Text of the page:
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Understanding the Subconscious: Its Central Role in Hypnosis

7 methods for having conversations with your subconscious.

Key points

  • Your subconscious is the part of your mind of which you are usually unaware but that plays vital roles in your life.
  • Once you’ve connected to your subconscious through hypnosis, you can have actual conversations with it.
  • Information gained through interactions with the subconscious often leads to much more effective therapy.

Your subconscious is an invaluable potential source of knowledge, wisdom, insights, and guidance. However, most of us never fully tap that potential.

Source: GDJ/Pixabay

Hypnosis is a tool for tapping into your subconscious. In a hypnotic state, you can connect and even directly converse with it. This can help you obtain crucial information and make life-altering changes for the better (Anbar, 2021).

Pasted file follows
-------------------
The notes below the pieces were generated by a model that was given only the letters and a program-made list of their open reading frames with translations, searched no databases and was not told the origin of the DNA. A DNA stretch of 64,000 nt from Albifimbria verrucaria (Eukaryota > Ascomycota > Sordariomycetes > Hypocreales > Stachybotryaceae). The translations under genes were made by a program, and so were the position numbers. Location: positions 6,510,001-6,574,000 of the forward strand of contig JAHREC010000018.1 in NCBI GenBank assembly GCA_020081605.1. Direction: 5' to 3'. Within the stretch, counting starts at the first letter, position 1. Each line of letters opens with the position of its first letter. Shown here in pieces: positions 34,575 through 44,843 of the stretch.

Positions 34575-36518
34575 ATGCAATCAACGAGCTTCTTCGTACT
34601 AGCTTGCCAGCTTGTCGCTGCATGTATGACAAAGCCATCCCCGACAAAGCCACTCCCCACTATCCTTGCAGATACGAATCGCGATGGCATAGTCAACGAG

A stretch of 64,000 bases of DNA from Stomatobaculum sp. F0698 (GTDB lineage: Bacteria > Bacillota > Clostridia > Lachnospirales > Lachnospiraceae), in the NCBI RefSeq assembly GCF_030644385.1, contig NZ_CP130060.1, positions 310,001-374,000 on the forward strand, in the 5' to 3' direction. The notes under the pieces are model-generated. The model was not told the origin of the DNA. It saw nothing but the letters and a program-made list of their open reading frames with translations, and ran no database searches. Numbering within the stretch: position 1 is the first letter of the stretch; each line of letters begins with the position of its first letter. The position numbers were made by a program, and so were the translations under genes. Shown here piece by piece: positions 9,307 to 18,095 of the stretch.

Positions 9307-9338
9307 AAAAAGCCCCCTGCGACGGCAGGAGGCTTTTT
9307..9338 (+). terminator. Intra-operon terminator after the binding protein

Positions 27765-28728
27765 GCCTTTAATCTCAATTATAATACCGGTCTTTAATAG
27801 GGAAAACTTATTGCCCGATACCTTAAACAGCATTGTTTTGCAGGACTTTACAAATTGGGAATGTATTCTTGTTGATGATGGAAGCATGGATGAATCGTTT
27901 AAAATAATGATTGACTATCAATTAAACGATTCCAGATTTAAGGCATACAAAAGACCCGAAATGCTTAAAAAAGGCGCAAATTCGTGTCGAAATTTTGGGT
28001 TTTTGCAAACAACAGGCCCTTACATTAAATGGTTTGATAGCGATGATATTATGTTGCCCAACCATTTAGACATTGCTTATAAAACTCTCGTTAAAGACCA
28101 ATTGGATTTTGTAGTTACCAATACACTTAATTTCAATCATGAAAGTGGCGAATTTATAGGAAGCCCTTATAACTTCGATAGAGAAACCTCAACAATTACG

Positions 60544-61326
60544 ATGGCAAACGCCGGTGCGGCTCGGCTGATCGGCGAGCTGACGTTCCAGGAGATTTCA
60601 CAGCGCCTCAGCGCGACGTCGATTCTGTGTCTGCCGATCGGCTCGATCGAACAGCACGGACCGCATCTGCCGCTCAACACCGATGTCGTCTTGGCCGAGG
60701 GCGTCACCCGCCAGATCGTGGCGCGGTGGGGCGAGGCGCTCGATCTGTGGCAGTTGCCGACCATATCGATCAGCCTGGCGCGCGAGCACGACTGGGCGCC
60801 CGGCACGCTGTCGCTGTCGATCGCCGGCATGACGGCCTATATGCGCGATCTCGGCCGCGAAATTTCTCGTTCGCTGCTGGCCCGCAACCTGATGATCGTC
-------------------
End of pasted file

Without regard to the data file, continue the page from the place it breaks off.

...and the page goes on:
What is the Subconscious?

Your subconscious is the part of your mind of which you are usually unaware but that plays vital roles in your life.

For example, your subconscious helps regulate such fundamental functions as your lungs breathing and heart beating.

Your subconscious can also be observed in action when you shake your head without realizing it, shift your gaze when you’re not telling the truth, or suddenly come up with an inspirational idea “out of the blue.”

In addition, your subconscious is a storehouse of thoughts and feelings you’re not even aware exist, but that can have profound influences on your behavior and well-being.

For instance, if you developed a fear that you could no longer trust a long-time friend, but you couldn’t bear to admit this to yourself, you might develop dizziness when around this friend without knowing why. A hypnotic trance that allowed you to ask your subconscious why you’re getting dizzy, could uncover the trust issue.

In addition, you could ask your subconscious to end the dizziness, and use memories and feelings you didn’t consciously remember to help you determine if the distrustful feelings are justified.

Further, because your subconscious has its own special wisdom and insights—in part gleaned from continually finding patterns among and forming connections between your memories, thoughts, and feelings—it could help guide you in what next steps to take with your friend.

Allowing Your Subconscious to Express Itself